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The Art of Natural Forest Practice
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iliff at oak tree

Nature’s planting thriving in a field in spite of cattle grazing, ponies and rabbits.  Bramble and thorn are acting as nature’s plastic tree guard protecting the seedling trees from grazing.  Ash and sycamore are becoming trees, bluebells are appearing in the ground cover.  A woodland is thriving without any intervention by us!

Why is nature so successful planting new woodland?

Real natural woodland in Britian is flourishing in spite of our best endevous to stop it.  And it’s frequently in places we would not consider feasible, urban and rural- heavily grazed meadows, abandoned land, polluted ground, intensive agricuture and even astonishingly regenerating woodland!  So successful is this that if nature were given a free hand woodland would soon cover all the land!  How is this?

Woodland incorportes all the colours of the rainbow, not just a single colour.  Our efforts to cereate woodland all too often resemble a quick make-over, at a stroke bare land to plantation forest.  No wonder it’s a single colour!  Natural woodland takes time; trees are never in straight lines at regular spacing, or lacking in diversity.  This shows a real lack of imagination on our part, a failure to observe natural systems.  Our efforts are little more than tree farming compared to nature, that will be discernable for a hundred years and more.  How come nature frequently out-grows our planting, even though it has to start from seed and ours is rooted in a nursery!  The reason, unlike gardening, is that our planting is done with too little understanding.  Whether for timber (silvicultural) or conservation (speceis focused), both disregard the complex community that is a natural woodland.  We would greatly benfit by observing how nature establishes such diverse, rich and self-sustaining natural woodland.


Nature starts by planting a diversity of pioner species, typically birch (Betula), willow(Salix), ash(Fraxinus), alder(Alnus).  Once these become established nature will then do the long term planting, such as oak(Quercus), elm(Ulmus), holly(Ilex).  As these grow and begin to spread, the grasses and meadow plants die back and ground flora begins to establish.  Amazingly nature has its own eqivalent of plastic tree guards, with such as bramble(Rubus) and thorn (Crataegus) to prevent grazing by cattle, rabbits, ponies, etc and will even adapt to take advantage of changes in mamagement (eg land set-a-side and machinery).  As the leaf litter developes, diverse woodland ground plants establish, such as as bluebell(Hyacinthoides) and woodanemone (Anemone).  In town amazingly nature will use exotic garden escapees (photo)!  As with all good community work, it’s important not tobe in a hurry and give natual processes a chance to take over and lead the way.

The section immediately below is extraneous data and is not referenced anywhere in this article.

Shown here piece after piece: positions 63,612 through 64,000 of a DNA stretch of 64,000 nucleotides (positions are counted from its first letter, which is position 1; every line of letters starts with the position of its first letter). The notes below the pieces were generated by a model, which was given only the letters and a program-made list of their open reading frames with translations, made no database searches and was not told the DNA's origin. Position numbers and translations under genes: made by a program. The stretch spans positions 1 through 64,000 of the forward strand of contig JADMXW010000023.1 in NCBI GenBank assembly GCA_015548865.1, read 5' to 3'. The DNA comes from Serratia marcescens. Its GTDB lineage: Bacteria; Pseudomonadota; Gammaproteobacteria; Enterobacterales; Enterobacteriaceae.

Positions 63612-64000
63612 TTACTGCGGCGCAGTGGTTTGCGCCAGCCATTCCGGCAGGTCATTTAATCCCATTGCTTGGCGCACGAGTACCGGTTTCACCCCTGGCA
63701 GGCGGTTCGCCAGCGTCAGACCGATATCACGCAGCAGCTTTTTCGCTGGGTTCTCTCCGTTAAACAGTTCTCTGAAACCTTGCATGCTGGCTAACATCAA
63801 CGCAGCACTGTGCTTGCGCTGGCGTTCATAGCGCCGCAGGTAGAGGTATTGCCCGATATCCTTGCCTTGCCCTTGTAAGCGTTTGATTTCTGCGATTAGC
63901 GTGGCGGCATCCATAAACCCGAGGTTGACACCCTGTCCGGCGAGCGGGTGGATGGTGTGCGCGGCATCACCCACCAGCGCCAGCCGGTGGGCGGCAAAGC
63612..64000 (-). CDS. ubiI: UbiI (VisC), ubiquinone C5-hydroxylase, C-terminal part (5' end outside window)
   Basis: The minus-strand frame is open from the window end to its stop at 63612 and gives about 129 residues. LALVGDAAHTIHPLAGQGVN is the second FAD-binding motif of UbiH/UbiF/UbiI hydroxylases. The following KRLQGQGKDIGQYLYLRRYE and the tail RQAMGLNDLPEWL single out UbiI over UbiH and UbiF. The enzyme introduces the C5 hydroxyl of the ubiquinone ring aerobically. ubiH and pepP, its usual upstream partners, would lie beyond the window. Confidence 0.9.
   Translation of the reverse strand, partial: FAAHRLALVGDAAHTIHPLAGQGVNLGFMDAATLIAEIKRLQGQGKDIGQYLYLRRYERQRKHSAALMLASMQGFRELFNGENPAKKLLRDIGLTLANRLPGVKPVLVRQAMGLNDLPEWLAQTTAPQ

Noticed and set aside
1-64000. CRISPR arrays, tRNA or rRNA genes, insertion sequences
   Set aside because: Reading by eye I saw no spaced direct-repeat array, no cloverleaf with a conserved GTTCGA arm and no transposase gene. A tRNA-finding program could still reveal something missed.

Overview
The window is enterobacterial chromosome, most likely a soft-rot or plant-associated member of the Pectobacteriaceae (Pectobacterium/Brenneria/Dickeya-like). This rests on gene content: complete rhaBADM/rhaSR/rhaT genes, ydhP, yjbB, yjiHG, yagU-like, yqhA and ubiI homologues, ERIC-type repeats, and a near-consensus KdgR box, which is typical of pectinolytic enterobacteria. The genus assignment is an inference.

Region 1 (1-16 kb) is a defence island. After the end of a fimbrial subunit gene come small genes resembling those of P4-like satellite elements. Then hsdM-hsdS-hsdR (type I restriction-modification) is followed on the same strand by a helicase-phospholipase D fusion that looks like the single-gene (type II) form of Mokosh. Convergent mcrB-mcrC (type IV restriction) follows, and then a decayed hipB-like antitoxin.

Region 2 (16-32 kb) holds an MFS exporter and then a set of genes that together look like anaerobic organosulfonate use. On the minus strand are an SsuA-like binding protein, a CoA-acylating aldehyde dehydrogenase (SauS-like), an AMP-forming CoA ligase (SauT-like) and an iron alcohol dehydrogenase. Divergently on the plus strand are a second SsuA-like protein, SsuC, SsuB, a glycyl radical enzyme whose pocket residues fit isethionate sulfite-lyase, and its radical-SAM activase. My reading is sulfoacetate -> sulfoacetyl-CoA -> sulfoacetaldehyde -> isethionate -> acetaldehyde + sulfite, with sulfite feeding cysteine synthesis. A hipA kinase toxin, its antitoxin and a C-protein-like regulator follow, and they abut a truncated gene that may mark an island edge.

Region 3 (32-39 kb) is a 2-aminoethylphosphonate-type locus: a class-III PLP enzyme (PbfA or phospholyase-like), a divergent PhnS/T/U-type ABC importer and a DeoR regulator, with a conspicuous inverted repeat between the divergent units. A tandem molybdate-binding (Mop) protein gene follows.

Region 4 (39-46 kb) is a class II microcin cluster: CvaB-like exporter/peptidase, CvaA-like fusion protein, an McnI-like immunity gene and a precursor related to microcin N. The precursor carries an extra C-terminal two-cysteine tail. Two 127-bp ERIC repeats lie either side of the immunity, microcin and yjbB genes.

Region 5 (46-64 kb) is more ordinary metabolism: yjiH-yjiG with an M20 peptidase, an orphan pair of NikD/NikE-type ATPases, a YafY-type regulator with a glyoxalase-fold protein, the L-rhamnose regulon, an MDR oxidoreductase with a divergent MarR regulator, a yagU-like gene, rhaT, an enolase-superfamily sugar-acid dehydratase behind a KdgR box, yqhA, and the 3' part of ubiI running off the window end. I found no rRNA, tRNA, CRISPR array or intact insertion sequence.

Guide to creating natural woodland -
* Break-up the sub-soil- especially where there is an agricultural pan;
* Soil compaction- prevents aeration of the soil and causes water logging;
* Transplant local genetic stock- using pioneer species (above).  Select from nearby woods, waste land, etc with similar geography, eg- altitude, aspect, rainfall, soil, etc, if possible with mycorrhizal fungi.  Seedlings from a nursery, must be certified of local seed origin;
* Plant random wide spacing, nature will plant in between over time.  Plant 3 in 1 hole- eg tree, shrub and a variety of local ground flora, such as bluebell, dogs mercury, ivy, ferns, honeysuckle and stitchwort as appropriate.  Try copying nature and plant bramble in this way as protection- nature’s plastic tree guard.  As canopy spreads nature will take over and plant other woodland species.  A helping-hand may be required to favour the stronger trees, as standard 1.2M spacing may disrupt nature’s process of natural selection providing strong trees with space to develop and become dominant;
* Try mimicking seed dispersal by eg birds (jays) and mammals (squirrels).
* Plant under open sky, not in shade (you would not plant flowers under a tree);
¬ Try scything seedling trees tight to ground for 2, 3, 4 years until established and abruptly stop.  Seedlings should then have strong root system and grow strong and fast.  Works for nature!
* Rabbits ring barking have tendancy to go first for our planting and not nature’s.  Why?  Rabbits are selctive of species, so some species may need a guard.  Try surrounding with twigs- works with nature;
* Crucial to maintain planting to ensure that small plants are not swampt by competing vegetation.  Continue for 3 or 4 years- not with chemicals or mulch-mats but by simply treading down competing plants.  Helps if seedling roots are planted under the grass roots.  Seek out, mark and care for nature’s seedlings.  Mark planting with something distinctive so that it can be located.

urban trees









Seedling trees

Millenium Wood

Observation and experimentation continues.
I am seeking opportunity to try out these ideas of creating woodland in harmony with nature. 
Offers to accommodate field trials would be greatly appreciated.

Urban woodland on waste land established by nature without any intervention by us.  Although all exotic garden species, nature has formed a perfect woodland structure of trees, shrubs and ground cover.




A clump of natural ash seedlings that will I suspect favour natural selection favouring the strongest trees.  Bramble ground cover acting as rabbit protection from ring barking.



New woodland tree planting in straight lines without regard for the soil or ground cover plants, that will be recognisable as a tree plantation for centuries.  After nine years, not a scrap of ground flora- ivy, fern or bluebell, etc.